July 22, 2009 -- President Obama's push for fast-tracked, health care legislation is meeting resistance from within his own party, but he has at least one governor from the other side of the aisle on his side -- Arnold Schwarzenegger.
With the state of California facing $26 billion in revenue shortfalls, Republican Gov. Arnold Schwarzenegger said he has already had to make deep budget cuts that will, no doubt, be wrenching for some low-income families who are already struggling with health care.
"But the important thing at the same time is that the cuts are not just cuts," he said on "Good Morning America" today. "They're also coming from reforms -- very important reforms in welfare, for instance, or in in-home services."
Read the full transcript of Chris Cuomo's interview with Gov. Arnold Schwarzenegger Here.
But while many governors don't support Obama's health care bill because of its potential impact to their state budgets, Schwarzenegger said he's committed enough to the president to "support him 100 percent in health care reform because I think it's necessary."
"It's inexcusable that we have 48 million people in the whole United States that are uninsured," he said. "So I think we need health care reform. And it has to be done the right way."
Schwarzenegger, who said he couldn't say he supported everything in the president's oft-changing bill, said he's enthusiastic about the idea of all Americans having insurance.
"And I think it's also important to put a lot of emphasis on cost controls because we got to bring the costs down," he said. "I think that he's right on the mark on that one."
Obama, who has pushed for House and Senate bills to be passed before the August recess, will discuss his health care bill in a prime ime address tonight. The president has seen his approval ratings slip in the face of his initiatives on health care, the stimulus package and the nation's budget deficit.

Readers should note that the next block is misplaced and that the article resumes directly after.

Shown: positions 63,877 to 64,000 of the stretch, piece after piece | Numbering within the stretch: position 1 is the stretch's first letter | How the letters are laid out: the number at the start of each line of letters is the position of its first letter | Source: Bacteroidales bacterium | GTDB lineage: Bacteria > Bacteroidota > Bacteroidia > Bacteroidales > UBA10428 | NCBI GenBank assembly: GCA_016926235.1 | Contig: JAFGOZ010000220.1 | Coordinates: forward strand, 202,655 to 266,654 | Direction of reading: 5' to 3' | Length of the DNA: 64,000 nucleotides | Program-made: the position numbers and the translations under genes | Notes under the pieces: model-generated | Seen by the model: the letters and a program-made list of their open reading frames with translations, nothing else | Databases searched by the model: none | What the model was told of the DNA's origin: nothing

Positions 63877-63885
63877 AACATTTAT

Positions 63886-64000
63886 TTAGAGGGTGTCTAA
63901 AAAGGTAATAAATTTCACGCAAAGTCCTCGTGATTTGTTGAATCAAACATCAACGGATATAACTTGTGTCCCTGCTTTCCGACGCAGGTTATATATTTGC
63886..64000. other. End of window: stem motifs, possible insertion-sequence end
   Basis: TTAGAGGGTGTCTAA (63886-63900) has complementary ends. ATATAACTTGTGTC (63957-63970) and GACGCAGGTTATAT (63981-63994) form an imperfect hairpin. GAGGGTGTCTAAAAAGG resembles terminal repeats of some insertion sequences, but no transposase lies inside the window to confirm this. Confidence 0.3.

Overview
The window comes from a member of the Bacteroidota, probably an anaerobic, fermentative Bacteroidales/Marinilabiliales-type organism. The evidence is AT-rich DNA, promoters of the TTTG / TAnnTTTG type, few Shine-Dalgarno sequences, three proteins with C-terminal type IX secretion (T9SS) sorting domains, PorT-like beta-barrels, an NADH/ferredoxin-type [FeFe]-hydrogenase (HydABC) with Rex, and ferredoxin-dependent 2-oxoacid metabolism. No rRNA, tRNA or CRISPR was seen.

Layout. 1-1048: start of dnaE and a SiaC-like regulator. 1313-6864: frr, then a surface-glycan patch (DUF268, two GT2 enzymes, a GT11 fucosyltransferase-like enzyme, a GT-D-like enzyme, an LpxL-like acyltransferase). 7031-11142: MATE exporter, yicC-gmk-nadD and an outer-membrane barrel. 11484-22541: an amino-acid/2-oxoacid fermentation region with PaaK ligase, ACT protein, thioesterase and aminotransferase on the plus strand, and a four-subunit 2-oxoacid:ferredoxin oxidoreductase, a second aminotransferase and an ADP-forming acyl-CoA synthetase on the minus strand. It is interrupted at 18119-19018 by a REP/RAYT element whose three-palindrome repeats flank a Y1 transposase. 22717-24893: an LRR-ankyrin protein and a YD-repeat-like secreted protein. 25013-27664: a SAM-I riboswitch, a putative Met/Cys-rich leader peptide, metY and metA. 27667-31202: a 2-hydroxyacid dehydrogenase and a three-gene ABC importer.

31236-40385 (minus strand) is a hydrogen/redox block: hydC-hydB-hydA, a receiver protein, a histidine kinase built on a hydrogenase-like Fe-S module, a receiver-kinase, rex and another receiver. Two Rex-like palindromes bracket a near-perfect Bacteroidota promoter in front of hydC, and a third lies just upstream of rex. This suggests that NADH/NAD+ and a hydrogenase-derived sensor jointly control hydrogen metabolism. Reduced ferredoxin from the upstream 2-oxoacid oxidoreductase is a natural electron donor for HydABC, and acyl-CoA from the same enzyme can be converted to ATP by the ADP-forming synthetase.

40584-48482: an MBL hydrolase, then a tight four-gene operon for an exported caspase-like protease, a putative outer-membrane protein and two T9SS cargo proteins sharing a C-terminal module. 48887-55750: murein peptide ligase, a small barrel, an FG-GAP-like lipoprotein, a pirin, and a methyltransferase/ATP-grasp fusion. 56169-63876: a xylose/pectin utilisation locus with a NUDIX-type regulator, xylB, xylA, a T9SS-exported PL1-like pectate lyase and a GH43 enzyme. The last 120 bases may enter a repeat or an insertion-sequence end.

But Schwarzenegger isn't so confident in the president's proposal to pay for reform by putting the lion's share of the tax burden on the country's top tier of earners, which could be paying more than 55 percent of its income to the government.
"We have to pay for it, somehow," he said. "I think the trick is just to find a way of doing it so it makes sense."
And levying huge taxes on the nation's wealthiest, he said, is not a plan most will get behind.
Playing Politics With the Nation's Health Care Par for the Course
Obama is also facing resistance on the bill's proposal for government-run insurance programs that would compete with private plans.
In California, Schwarzenegger said he has tried bringing in money from a variety of sources, including the tobacco industry and the hospital association.
"So we kind of spread it and sprinkled the responsibility all over so that no one particularly gets hit too much," he said.
While the president has accused his opposition of playing politics at risk to the American people, Schwarzenegger said politics have always been a part of the process and this is no different. Republicans, he said, will use what tactics they can to prevent raising taxes.
"I think that is nothing unusual because every time you try to address the issues like that, you always run into this problem that people make decisions based on what's, you know, good for the politics," he said.
He applauded the president for campaigning for his bill, but said, "they key thing now is not to overburden people with taxes and all those things, obviously, because everyone is struggling."